A new, non-invasive test for Down Syndrome would allow women with high-risk pregnancies to avoid amniocentesis and in the future may provide detection early enough for treatment to improve some babies’ cognitive function, a Tufts University neonatal genetics expert told a symposium at Harvard Medical School on Tuesday.
Nowadays, physicians recommend all pregnant women to undergo a test for Down Syndrome; the classic option involves an initial screening, and in the case of a positive result, an amniocentesis is required – it involves a long needle is inserted into the mother’s uterus to extract cells in the fluid around the fetus – it’s nowhere near as dangerous as it sounds, but it’s still very unpleasant and it does carry a small risk of miscarriage. Since the initial screening misses 8 percent and causes a false positive in 5 per cent of all cases, amniocentesis is a very important practice.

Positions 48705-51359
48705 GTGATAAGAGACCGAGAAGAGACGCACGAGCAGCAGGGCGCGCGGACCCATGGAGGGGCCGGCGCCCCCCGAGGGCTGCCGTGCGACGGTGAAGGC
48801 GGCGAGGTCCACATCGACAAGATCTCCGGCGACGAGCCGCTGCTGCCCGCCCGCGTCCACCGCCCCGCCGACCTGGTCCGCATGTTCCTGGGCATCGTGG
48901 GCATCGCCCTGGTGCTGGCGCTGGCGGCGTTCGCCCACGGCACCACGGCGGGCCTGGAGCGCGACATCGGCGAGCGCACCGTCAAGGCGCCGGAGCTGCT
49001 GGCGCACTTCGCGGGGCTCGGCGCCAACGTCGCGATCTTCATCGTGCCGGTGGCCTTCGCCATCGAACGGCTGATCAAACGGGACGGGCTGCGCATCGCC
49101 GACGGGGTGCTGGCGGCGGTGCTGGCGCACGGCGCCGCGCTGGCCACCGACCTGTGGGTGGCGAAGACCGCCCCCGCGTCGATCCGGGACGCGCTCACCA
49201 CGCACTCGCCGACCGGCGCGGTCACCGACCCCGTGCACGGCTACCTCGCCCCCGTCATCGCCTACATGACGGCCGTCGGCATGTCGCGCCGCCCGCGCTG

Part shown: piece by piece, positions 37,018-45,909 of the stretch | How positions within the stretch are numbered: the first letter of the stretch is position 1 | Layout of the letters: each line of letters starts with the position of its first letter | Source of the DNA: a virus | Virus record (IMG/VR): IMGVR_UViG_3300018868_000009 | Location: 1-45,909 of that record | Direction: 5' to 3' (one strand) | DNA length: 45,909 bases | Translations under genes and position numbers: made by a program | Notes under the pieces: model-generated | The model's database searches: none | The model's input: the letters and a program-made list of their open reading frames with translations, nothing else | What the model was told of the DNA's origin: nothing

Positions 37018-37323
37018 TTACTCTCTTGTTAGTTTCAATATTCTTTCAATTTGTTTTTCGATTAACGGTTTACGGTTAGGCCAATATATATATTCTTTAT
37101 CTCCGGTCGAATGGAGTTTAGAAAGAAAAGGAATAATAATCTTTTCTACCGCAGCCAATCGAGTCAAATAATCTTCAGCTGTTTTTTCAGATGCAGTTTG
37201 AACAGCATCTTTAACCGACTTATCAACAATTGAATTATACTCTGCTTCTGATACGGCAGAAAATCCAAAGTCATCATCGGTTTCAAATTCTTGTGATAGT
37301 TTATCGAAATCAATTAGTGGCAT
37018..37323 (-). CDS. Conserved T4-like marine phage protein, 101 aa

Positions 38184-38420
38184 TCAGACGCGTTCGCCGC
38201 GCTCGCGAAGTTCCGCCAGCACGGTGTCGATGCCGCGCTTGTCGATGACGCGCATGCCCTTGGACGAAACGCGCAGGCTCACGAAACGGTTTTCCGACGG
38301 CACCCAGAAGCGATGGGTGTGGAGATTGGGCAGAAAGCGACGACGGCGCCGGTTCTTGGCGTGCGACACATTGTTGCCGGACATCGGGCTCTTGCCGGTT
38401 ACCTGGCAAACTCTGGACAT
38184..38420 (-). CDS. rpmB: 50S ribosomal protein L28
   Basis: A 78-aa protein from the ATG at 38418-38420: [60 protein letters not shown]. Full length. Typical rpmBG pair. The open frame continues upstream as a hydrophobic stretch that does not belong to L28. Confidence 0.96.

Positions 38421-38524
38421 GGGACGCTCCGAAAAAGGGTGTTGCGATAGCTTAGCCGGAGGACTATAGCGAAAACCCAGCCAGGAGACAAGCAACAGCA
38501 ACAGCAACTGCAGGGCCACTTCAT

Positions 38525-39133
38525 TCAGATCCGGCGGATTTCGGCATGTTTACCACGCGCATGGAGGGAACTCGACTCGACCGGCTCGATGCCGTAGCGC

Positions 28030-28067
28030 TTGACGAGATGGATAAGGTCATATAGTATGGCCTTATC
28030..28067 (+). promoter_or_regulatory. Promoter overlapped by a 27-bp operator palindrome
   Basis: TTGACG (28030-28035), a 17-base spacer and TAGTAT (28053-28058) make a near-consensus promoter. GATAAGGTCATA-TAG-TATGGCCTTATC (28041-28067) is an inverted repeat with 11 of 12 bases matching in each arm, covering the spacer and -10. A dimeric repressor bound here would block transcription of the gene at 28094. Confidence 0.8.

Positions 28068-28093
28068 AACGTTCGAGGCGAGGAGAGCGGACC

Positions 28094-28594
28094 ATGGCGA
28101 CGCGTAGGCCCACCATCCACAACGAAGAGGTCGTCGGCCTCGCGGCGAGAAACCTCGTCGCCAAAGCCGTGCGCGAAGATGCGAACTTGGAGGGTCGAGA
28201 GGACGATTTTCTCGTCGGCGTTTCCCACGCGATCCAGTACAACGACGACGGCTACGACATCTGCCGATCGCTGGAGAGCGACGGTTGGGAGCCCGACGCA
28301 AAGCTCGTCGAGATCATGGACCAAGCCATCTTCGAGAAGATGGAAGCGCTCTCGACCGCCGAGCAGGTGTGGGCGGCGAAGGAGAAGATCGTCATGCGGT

However, with the new proposed technique, only a very small fraction of all cases are missed, meaning that fewer women would require amniocentesis. The new test, according to Diana Bianchi, executive director of Tufts Medical Center’s Mother Infant Research Institute could provide a significant improvement in Down Syndrome early detection – and it is also noninvasive.
It’s still not certain when this new test could be available for the general population, but if the results are as good as claimed, there’s a good chance we’ll be seeing it in the near future.
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